African Union A Satellite Receiving Station is installed in the Botswana College of Agriculture (BCA) through the framework of African Monitoring of Environment for Sustainable Development (AMESD). The Satellite Receiving Station was officially launched by the Acting Principal of the BCA, Mr Ditshoke L. Monametsi, at a ceremony held in 15 July 2010 in Sebele, Botswana. The ceremony was attended by the Director of Botswana Department of Meteorological Services, Mr Phetolo Phage, Dean of Faculty of Agriculture at BCA, Prof. Elemino B. Khonga, SADC-THEMA Project Leader, Mr. Isaac Kusane, and by participants of the SADC-THEMA Kick-Off workshop which was held at the University of Botswana from 13-15 July, 2010.
Mr D. L. Monametsi, (Acting Principal of BCA) cuts the ribbon to mark the official launch of the BCA Satellite Receiving Station as Mr Phetolo Phage (Director of DMS) looks on
In his inauguration speech, Mr. Monametsi noted that the overall objective of the AMESD project in the Southern African Development Community (SADC) region was to sustainably empower the member states to manage their agricultural and environmental resources.
BCA in particular and Botswana in general derive multiple benefits from the access to space technologies. Firstly, the satellite receiving station at BCA will be used for informing the Ministry of Agriculture on crop and graze land conditions in Botswana, which will enable the government to make well-informed decisions.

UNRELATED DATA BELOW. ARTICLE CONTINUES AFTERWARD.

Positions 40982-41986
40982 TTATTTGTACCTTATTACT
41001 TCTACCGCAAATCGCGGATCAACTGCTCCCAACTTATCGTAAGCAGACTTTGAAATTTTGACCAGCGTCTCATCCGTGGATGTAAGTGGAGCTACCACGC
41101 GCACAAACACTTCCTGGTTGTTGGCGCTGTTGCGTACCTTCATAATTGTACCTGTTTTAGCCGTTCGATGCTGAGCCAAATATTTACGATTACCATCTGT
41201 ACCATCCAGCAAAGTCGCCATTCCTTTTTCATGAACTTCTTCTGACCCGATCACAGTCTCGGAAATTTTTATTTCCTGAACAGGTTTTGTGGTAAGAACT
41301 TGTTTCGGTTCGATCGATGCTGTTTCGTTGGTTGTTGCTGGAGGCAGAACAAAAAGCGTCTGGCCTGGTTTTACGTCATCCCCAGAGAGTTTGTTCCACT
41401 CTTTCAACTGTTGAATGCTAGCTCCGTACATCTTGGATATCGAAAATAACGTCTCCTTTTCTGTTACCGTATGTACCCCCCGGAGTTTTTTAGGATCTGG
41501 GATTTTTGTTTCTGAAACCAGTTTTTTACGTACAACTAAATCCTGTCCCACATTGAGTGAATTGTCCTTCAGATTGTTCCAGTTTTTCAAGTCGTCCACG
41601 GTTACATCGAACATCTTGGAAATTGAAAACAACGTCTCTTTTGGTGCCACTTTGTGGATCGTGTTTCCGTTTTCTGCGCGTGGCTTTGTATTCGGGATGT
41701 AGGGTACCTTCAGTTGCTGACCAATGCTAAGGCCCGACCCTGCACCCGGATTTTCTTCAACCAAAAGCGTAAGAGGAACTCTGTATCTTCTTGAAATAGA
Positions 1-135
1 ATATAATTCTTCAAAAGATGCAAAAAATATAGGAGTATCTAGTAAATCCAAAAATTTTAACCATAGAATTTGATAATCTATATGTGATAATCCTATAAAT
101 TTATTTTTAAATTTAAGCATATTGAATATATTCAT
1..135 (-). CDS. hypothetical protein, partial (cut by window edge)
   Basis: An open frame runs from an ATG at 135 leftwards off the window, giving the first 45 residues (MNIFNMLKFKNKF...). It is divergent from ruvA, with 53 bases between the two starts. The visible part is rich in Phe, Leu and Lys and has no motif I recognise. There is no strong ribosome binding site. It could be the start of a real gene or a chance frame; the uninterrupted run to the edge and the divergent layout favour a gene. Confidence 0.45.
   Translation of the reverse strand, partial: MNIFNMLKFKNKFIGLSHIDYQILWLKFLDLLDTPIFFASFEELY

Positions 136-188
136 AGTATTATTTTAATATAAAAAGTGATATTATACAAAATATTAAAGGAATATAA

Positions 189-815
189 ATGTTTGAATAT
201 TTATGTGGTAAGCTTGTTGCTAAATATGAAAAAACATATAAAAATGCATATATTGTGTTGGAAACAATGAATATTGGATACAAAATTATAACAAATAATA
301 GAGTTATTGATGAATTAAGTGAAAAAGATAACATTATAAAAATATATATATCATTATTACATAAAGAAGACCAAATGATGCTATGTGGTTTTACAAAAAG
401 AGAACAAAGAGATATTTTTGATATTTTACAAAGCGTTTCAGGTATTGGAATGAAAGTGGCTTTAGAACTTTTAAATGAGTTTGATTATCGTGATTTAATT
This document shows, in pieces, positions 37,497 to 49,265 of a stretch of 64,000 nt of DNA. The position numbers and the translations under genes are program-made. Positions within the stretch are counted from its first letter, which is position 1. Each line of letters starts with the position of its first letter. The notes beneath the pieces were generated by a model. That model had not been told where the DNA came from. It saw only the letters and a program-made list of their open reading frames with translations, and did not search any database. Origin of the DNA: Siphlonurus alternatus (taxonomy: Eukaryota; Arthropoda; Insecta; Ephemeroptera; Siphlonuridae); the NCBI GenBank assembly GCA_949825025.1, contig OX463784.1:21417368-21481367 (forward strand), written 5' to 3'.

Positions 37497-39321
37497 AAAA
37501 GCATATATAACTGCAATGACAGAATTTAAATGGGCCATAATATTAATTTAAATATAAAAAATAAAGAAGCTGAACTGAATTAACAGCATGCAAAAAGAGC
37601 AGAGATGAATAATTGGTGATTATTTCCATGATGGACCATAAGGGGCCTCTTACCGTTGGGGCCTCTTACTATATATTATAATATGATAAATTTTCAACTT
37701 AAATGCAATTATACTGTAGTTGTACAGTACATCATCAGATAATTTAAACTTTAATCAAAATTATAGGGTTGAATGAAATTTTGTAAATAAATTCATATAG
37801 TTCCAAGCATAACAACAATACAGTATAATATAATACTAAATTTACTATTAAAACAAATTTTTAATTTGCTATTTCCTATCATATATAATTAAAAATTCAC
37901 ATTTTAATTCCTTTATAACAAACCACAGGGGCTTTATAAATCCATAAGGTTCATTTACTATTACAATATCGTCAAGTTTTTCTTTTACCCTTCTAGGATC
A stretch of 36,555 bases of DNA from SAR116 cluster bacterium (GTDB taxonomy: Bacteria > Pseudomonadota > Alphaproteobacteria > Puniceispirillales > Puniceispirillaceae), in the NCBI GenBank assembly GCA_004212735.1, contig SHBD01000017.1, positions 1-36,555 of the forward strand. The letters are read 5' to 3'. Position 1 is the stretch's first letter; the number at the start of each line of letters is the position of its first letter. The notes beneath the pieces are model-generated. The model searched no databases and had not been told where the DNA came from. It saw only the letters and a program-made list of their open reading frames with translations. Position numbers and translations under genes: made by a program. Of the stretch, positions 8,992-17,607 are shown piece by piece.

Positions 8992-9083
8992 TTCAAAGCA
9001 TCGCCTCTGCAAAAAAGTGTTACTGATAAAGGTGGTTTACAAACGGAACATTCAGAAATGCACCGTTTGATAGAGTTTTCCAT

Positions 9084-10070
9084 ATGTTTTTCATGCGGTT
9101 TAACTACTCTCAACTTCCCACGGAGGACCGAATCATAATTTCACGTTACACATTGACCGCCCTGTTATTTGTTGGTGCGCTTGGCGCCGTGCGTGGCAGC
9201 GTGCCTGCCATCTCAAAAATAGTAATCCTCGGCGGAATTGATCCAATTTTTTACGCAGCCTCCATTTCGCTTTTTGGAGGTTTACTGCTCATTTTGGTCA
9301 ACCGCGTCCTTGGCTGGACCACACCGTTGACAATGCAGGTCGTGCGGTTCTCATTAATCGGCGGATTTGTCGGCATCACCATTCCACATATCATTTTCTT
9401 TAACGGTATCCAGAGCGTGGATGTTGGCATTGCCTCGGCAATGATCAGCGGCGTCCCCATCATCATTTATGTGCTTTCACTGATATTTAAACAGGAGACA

Secondly, the Station will also be used for didactic purposes at BCA. GIS and Remote Sensing courses are already integrated in the curriculum of various study programmes at BCA. The new AMESD Receiving Station will give the students and teachers access to a wide range of available and real-time datasets that can be used for both educational and research purposes.
The students of BCA will use the SADC-THEMA services in (i) Crop Monitoring that will monitor the state of the crops during the agricultural season. (ii) Fire Monitoring that will provide a daily fire risk indication (before the fire), continuous active fire maps (in real time during the fire season, refreshed every 15 minutes) and monthly burnt area assessments (after the fire), and (iii) Drought Monitoring Service that will monitor drought and produce “Drought Outlooks”.
The Ministry is in its turn interested in the graduated students with good Earth Observation knowledge, which will roll out of the programme in a few years.
The AMESD project is funded by the European Union (EU) coordinated by the African Union Commission (AUC).
Moreover, pictures of the launch can be found in the press release.
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